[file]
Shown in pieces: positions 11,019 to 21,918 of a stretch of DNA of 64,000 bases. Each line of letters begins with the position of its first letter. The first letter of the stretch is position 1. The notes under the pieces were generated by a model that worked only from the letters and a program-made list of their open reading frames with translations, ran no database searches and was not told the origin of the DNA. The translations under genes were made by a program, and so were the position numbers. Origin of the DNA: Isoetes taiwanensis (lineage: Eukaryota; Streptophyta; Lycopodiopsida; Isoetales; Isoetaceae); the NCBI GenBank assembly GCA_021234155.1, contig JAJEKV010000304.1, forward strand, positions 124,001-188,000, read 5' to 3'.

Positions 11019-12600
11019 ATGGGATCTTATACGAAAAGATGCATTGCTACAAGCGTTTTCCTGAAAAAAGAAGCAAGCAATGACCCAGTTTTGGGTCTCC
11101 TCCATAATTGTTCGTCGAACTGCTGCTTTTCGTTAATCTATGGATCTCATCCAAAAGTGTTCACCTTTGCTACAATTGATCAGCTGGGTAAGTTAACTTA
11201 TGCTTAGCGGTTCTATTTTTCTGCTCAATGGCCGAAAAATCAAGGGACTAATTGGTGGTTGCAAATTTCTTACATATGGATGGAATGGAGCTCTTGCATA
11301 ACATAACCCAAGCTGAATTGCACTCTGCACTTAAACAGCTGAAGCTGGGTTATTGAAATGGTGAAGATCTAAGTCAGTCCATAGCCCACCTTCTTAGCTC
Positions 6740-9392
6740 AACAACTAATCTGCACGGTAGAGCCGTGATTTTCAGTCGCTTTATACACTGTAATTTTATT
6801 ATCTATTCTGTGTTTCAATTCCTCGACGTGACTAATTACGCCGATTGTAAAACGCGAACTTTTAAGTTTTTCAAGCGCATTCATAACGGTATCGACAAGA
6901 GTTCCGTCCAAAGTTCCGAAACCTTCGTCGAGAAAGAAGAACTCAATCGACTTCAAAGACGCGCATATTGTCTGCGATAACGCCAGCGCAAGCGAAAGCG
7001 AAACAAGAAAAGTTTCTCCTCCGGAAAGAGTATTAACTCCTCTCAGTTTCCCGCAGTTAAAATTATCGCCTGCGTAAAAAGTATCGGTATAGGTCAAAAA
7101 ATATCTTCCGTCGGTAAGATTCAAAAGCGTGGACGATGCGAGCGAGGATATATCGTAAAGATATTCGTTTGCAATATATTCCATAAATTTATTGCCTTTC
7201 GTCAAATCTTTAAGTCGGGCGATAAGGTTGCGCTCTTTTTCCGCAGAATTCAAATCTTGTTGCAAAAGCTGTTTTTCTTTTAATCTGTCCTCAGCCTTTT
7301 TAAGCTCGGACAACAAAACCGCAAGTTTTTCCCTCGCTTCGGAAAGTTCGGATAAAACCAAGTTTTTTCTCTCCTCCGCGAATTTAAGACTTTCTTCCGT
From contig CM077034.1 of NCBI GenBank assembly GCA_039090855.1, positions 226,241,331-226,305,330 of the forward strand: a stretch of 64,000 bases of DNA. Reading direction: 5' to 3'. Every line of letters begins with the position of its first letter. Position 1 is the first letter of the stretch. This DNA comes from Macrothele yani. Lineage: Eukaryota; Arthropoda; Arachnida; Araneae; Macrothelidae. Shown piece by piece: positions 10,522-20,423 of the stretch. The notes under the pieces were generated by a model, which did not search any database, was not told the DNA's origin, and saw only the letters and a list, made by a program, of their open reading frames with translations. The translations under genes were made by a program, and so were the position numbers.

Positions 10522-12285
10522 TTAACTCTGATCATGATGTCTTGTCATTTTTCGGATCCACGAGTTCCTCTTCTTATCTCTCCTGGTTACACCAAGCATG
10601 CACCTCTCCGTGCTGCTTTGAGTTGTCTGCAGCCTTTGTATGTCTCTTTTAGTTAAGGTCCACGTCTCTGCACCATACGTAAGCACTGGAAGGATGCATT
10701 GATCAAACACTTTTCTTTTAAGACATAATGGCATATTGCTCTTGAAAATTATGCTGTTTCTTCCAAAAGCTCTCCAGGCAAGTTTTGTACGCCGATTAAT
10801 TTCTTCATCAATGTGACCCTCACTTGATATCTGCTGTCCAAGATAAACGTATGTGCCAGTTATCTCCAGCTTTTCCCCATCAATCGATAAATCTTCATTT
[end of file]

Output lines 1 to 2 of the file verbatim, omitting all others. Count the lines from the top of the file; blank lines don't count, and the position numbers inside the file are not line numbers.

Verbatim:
Shown in pieces: positions 11,019 to 21,918 of a stretch of DNA of 64,000 bases. Each line of letters begins with the position of its first letter. The first letter of the stretch is position 1. The notes under the pieces were generated by a model that worked only from the letters and a program-made list of their open reading frames with translations, ran no database searches and was not told the origin of the DNA. The translations under genes were made by a program, and so were the position numbers. Origin of the DNA: Isoetes taiwanensis (lineage: Eukaryota; Streptophyta; Lycopodiopsida; Isoetales; Isoetaceae); the NCBI GenBank assembly GCA_021234155.1, contig JAJEKV010000304.1, forward strand, positions 124,001-188,000, read 5' to 3'.

Positions 11019-12600